“The good news is the introduction of competition will give all organisations, including manufacturers, the ability to do something about that. From April 3, they’ll be able to consolidate all of their sites with one water supplier. There will also be a range of other benefits, including the availability of water efficiency solutions, which will bring about cost, time, and consumption savings.”
Industrial electricity consumption has fallen by, on average, 1.3% per year since 2000, according to the EEF report, Upgrading Power (tinyurl.com/jpcajt5). “There are many reasons for this, including global movement of manufacturing overseas,” explains Dipali Raniga, senior energy & environmental policy advisor at EEF. “A significant proportion of this drop, though, has come from energy-efficient measures being implemented. We estimate that we can still reduce electricity usage in manufacturing by a further 14%.”
By the end of 2017, the government will be introducing a new ‘Capacity Market’, aimed at controlling the amount of energy used by businesses at peak times. Energy providers will charge a higher levy on energy consumed between 4pm and 7pm, Monday to Friday, between November and February.
One way this can be combatted, says Ben Rouncefield-Swales, head of manufacturing at energy consultants Inenco, is through demand management. “Reducing consumption during peak times can avoid higher charges and mitigate the impact of rising energy costs,” he explains. “That can mean switching off non-essential kit and adjusting production schedules to avoid high consumption during these periods or switching to on-site generation where available, or even participating in National Grid’s demand response schemes to earn extra revenue.”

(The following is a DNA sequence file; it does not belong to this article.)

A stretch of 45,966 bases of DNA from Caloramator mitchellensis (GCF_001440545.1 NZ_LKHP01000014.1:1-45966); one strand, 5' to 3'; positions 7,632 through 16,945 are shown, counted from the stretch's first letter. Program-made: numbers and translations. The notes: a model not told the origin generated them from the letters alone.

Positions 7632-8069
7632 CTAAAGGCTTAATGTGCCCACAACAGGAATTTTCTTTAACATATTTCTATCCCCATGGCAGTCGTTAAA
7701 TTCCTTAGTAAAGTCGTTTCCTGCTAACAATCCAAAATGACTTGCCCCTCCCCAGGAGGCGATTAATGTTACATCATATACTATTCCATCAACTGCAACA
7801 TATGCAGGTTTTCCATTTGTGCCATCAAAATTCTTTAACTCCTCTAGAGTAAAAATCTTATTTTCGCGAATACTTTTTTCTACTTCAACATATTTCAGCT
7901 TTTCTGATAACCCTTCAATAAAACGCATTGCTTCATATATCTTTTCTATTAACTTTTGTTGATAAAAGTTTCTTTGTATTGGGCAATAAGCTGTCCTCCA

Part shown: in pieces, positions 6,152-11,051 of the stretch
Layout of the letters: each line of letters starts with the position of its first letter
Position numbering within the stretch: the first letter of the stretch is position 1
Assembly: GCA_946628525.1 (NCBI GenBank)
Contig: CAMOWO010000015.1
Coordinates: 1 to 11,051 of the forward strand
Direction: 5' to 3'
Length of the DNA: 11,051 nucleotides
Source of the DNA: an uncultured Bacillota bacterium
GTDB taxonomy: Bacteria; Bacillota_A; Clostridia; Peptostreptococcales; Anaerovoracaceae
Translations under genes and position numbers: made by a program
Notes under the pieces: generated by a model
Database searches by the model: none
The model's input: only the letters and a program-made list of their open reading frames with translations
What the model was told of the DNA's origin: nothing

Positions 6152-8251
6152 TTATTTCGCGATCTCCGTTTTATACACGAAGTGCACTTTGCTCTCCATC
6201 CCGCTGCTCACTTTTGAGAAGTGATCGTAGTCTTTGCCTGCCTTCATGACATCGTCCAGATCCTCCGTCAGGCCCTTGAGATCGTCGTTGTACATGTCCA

“Demand Side Response, turning your assets on and off at specific times, can earn you money that you weren’t earning before,” adds Centrica’s Hartley. “The financial motive is certainly a strong one. The other motive is around the resilience of your site. You need to ensure that the power stays on at your site, and that it’s reliable. This is where things like combined heat and power units are useful. If you are a manufacturer with a critical supply chain, where you can’t afford your supply chain to go down, that reliability is very important. If you can couple all that together, so that you end up saving energy, reducing your carbon footprint and generating an income, it suddenly becomes very interesting.”
Around a quarter of UK energy now comes from renewable sources, and this number is rising. Investment in renewable technology is also growing – look at Siemens’ new £310m wind turbine factory in Hull. “In the past few years there has been much more of a focus on renewable power and the changing face of electricity generation in the UK,” says Ashley Phillips, sales & marketing director of DONG Energy. “It’s become a key issue for UK manufacturers.
“There is a growing interest in energy efficiency amongst manufacturers,” adds Chris Armitage, CEO of Scottish company Heliex Power, whose technology generates power from ‘wet’ steam. “Many companies now have that as a key responsibility rather than just part of one individual's remit. They are now more aware of increasing their energy efficiency, not just from the economic perspective, but also from the green angle.”
The benefits of energy-efficient power generation are obvious: lower bills, a lower carbon footprint and government grants. Yet, the Barclays survey shows that around 25% of manufacturers haven’t invested in in energy efficiency at all, and the average planned investment in energy efficient technology in the future is below £10,000. So why is the manufacturing industry so reticent to adopt renewables?